The role of budgeting practices in Public Healthcare Organizations (PHOs) has become crucial since clinical heads of units have become budget holders and their traditional medical accountability has, therefore, been extended to include their financial accountability. The hybrid nature of "medico-managers" can induce risks related to their role ambiguity, which can affect their performance negatively. In order to mitigate these effects, the budgeting process’s effective organizational support for their managerial role could make a significant contribution.
Based on organizational support theory and adopting a behavioral management accounting perspective, this paper explores effectiveness of clinical managers’ budgetary participation with regard to enhancing their job satisfaction, as well as work engagement’s mediating effect on the job satisfaction-managerial performance link. Using a questionnaire, the authors collected data on a sample of clini-cal managers of Italian PHOs and used a regression analysis to test the research hypotheses. The results provide significant insights into psychological variables’ mediating role in the link between budgeting practices and PHOs’ performance, confirming that budgetary participation has a direct effect on clinical managers’ job satisfaction, while work engagement fully mediates the job satisfaction-managerial performance link.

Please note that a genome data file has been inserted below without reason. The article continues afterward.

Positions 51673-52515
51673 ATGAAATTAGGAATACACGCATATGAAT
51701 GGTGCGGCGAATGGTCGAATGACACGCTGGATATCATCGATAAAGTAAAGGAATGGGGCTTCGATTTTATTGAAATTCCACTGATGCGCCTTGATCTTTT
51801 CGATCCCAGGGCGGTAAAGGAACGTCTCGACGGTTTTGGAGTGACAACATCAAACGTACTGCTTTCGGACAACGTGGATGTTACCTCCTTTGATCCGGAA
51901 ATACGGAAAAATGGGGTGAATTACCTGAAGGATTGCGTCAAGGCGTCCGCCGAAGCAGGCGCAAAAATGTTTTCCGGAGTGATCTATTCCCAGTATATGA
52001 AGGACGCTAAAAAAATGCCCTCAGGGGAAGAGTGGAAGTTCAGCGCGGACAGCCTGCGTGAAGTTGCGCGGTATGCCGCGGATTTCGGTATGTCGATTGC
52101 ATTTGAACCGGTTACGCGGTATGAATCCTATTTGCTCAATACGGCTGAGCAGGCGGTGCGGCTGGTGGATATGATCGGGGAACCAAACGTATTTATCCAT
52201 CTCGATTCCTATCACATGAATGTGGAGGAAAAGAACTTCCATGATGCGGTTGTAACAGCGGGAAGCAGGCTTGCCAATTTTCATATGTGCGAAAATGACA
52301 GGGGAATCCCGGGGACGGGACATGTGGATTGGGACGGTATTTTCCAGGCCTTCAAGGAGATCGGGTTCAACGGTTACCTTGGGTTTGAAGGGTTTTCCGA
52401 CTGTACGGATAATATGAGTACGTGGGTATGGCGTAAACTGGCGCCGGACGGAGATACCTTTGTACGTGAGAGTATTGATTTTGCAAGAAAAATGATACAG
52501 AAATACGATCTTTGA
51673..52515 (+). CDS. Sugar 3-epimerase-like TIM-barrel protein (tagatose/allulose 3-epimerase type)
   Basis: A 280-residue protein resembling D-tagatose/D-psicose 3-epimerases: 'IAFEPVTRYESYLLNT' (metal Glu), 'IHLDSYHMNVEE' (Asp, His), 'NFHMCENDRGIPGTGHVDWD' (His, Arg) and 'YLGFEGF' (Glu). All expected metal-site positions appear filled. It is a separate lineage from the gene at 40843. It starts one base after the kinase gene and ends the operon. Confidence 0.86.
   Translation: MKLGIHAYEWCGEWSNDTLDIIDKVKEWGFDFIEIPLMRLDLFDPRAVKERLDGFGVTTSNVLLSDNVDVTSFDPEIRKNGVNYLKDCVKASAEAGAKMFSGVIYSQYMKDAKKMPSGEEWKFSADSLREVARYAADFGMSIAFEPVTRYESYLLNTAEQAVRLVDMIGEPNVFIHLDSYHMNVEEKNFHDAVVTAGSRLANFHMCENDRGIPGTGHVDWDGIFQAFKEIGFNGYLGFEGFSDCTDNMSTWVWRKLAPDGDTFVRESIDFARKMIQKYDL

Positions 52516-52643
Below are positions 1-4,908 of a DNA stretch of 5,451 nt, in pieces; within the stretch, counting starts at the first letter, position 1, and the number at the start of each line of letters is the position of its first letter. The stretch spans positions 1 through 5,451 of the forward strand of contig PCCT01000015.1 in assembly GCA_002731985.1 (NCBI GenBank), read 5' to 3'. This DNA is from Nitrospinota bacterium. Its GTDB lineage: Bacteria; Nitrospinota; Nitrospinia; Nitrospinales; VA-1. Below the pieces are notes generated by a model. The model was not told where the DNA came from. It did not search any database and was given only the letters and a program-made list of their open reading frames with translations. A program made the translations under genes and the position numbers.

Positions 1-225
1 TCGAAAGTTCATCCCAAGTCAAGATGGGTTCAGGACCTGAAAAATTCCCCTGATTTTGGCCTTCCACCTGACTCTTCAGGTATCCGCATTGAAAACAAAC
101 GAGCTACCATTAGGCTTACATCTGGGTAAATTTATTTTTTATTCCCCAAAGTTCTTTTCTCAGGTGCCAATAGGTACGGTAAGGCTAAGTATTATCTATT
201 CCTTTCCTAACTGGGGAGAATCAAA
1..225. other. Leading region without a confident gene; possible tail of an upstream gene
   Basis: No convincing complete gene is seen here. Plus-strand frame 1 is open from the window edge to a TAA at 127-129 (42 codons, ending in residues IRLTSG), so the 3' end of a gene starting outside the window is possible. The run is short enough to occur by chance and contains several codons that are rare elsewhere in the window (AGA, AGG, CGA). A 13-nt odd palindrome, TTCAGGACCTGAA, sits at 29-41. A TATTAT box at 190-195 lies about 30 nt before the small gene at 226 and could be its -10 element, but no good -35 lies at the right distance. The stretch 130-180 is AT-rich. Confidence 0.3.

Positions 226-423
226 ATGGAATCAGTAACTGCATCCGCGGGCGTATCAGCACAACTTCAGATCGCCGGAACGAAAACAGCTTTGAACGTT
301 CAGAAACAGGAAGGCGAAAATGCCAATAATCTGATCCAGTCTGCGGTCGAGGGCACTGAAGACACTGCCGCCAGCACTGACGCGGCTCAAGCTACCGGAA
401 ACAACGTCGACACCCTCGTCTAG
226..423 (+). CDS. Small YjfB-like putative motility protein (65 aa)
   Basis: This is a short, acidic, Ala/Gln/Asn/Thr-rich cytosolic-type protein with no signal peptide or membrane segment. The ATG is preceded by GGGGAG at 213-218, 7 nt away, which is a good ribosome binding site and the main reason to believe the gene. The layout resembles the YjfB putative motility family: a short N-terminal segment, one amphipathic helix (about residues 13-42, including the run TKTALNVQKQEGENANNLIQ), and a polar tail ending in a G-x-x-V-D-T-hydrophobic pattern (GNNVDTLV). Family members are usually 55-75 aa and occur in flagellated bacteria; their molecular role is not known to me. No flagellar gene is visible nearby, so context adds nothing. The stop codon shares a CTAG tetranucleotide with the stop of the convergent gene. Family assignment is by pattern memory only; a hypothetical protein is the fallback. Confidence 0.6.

Keywords: Behavioral Management Accounting in PHOs, Organizational support theory, Budgetary participation, Job satisfaction, Work engagement, Managerial